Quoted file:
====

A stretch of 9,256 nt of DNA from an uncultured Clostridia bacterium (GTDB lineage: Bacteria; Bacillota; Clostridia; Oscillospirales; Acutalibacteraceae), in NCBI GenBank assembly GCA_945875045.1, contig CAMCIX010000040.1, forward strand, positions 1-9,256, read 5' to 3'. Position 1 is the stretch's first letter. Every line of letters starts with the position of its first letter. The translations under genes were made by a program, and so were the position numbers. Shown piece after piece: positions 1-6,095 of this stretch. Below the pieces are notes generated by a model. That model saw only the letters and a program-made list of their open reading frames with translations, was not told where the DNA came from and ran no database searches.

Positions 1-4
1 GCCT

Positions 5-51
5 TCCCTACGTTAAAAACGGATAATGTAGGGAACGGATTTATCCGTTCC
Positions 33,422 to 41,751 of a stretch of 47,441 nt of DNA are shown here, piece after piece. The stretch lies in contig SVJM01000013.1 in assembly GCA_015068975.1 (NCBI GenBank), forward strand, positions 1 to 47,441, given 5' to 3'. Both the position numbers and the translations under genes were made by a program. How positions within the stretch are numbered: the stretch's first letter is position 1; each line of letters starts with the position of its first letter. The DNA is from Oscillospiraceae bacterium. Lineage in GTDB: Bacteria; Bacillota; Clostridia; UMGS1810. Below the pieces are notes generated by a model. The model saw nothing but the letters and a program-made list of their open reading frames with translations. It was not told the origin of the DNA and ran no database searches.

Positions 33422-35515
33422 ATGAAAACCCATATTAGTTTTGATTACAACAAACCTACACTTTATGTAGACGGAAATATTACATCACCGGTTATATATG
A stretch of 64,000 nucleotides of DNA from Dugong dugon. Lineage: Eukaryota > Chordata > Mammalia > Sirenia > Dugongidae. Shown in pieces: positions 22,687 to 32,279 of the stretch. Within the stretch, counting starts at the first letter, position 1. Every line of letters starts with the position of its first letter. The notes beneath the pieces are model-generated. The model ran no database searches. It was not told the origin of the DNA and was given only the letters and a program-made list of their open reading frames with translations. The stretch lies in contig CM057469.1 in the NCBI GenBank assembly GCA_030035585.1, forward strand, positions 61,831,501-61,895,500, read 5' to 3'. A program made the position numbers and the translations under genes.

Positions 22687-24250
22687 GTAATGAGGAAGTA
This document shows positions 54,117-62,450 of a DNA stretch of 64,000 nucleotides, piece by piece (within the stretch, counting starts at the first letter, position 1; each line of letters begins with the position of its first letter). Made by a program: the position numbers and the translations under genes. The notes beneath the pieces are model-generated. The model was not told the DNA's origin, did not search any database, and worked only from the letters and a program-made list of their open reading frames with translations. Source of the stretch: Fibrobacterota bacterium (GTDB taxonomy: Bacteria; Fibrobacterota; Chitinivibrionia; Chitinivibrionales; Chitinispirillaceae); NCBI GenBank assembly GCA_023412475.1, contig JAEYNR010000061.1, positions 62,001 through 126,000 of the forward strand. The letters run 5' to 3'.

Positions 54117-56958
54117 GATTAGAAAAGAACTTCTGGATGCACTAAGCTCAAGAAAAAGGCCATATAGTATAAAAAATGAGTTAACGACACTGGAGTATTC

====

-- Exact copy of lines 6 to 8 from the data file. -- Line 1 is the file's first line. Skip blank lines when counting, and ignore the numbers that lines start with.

Positions 33,422 to 41,751 of a stretch of 47,441 nt of DNA are shown here, piece after piece. The stretch lies in contig SVJM01000013.1 in assembly GCA_015068975.1 (NCBI GenBank), forward strand, positions 1 to 47,441, given 5' to 3'. Both the position numbers and the translations under genes were made by a program. How positions within the stretch are numbered: the stretch's first letter is position 1; each line of letters starts with the position of its first letter. The DNA is from Oscillospiraceae bacterium. Lineage in GTDB: Bacteria; Bacillota; Clostridia; UMGS1810. Below the pieces are notes generated by a model. The model saw nothing but the letters and a program-made list of their open reading frames with translations. It was not told the origin of the DNA and ran no database searches.

Positions 33422-35515
33422 ATGAAAACCCATATTAGTTTTGATTACAACAAACCTACACTTTATGTAGACGGAAATATTACATCACCGGTTATATATG